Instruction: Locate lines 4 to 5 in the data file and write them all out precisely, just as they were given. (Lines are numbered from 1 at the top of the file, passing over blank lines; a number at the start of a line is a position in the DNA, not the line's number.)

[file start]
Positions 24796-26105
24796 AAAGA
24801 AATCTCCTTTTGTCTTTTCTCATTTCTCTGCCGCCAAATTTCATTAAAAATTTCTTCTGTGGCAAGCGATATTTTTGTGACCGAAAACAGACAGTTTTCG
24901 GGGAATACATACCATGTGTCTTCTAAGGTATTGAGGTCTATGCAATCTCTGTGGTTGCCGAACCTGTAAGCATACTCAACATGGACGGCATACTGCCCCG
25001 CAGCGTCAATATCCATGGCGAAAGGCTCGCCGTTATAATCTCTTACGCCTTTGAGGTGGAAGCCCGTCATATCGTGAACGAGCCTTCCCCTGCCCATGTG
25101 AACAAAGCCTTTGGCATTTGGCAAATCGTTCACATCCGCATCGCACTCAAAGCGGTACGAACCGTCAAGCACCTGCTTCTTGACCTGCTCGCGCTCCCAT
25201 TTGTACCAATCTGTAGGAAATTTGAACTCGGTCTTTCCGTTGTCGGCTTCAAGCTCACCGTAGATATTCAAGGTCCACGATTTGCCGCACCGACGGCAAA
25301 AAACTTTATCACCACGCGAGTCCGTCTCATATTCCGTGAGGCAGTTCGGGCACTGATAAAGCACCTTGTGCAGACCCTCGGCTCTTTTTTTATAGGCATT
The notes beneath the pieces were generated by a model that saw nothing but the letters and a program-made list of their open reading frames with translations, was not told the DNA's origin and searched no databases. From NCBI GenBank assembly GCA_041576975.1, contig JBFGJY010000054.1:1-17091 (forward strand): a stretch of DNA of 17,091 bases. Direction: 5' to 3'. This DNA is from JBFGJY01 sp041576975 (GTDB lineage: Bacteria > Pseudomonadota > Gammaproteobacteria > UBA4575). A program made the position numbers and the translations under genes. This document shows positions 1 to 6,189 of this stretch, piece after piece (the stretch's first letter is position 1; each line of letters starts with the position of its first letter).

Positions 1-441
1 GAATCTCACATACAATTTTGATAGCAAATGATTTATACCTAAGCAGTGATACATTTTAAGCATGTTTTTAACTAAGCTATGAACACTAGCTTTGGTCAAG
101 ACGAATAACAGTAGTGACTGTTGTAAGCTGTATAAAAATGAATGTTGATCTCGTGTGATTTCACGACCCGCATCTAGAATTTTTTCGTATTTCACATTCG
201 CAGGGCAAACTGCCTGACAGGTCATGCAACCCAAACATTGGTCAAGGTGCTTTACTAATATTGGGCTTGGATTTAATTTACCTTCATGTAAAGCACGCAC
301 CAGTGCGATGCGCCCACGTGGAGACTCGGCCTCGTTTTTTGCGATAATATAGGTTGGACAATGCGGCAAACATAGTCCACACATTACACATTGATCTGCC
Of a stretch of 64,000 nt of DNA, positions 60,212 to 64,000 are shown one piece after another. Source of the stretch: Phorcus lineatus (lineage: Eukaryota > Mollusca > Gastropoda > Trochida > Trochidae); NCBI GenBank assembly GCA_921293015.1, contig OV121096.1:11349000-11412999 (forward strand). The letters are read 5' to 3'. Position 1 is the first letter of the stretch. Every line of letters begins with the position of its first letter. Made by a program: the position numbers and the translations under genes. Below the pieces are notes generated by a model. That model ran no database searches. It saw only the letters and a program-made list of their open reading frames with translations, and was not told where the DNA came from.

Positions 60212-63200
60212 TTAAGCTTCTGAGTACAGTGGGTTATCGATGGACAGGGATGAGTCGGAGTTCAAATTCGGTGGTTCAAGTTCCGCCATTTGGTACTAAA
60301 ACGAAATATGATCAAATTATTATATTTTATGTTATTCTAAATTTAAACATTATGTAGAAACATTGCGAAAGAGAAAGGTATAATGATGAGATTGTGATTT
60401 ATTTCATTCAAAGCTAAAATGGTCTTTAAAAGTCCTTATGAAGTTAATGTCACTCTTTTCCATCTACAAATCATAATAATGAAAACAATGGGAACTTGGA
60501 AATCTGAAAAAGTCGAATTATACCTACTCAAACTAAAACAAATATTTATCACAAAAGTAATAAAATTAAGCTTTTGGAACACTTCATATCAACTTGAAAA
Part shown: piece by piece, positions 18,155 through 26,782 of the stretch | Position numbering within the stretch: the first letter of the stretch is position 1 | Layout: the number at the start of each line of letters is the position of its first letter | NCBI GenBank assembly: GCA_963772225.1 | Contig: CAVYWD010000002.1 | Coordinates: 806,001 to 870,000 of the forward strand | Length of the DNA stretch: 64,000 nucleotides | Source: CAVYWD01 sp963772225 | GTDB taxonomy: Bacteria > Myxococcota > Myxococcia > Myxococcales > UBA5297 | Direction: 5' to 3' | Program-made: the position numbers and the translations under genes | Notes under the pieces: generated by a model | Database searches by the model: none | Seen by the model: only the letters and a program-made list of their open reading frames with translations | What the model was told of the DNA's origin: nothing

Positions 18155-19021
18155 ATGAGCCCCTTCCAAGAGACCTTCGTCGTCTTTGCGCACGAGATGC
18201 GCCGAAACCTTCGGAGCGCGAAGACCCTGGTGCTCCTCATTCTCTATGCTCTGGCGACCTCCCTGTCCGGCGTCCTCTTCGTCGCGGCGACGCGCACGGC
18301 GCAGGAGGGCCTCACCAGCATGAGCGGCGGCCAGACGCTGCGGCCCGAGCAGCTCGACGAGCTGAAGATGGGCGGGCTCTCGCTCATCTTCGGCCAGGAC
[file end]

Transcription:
24901 GGGAATACATACCATGTGTCTTCTAAGGTATTGAGGTCTATGCAATCTCTGTGGTTGCCGAACCTGTAAGCATACTCAACATGGACGGCATACTGCCCCG
25001 CAGCGTCAATATCCATGGCGAAAGGCTCGCCGTTATAATCTCTTACGCCTTTGAGGTGGAAGCCCGTCATATCGTGAACGAGCCTTCCCCTGCCCATGTG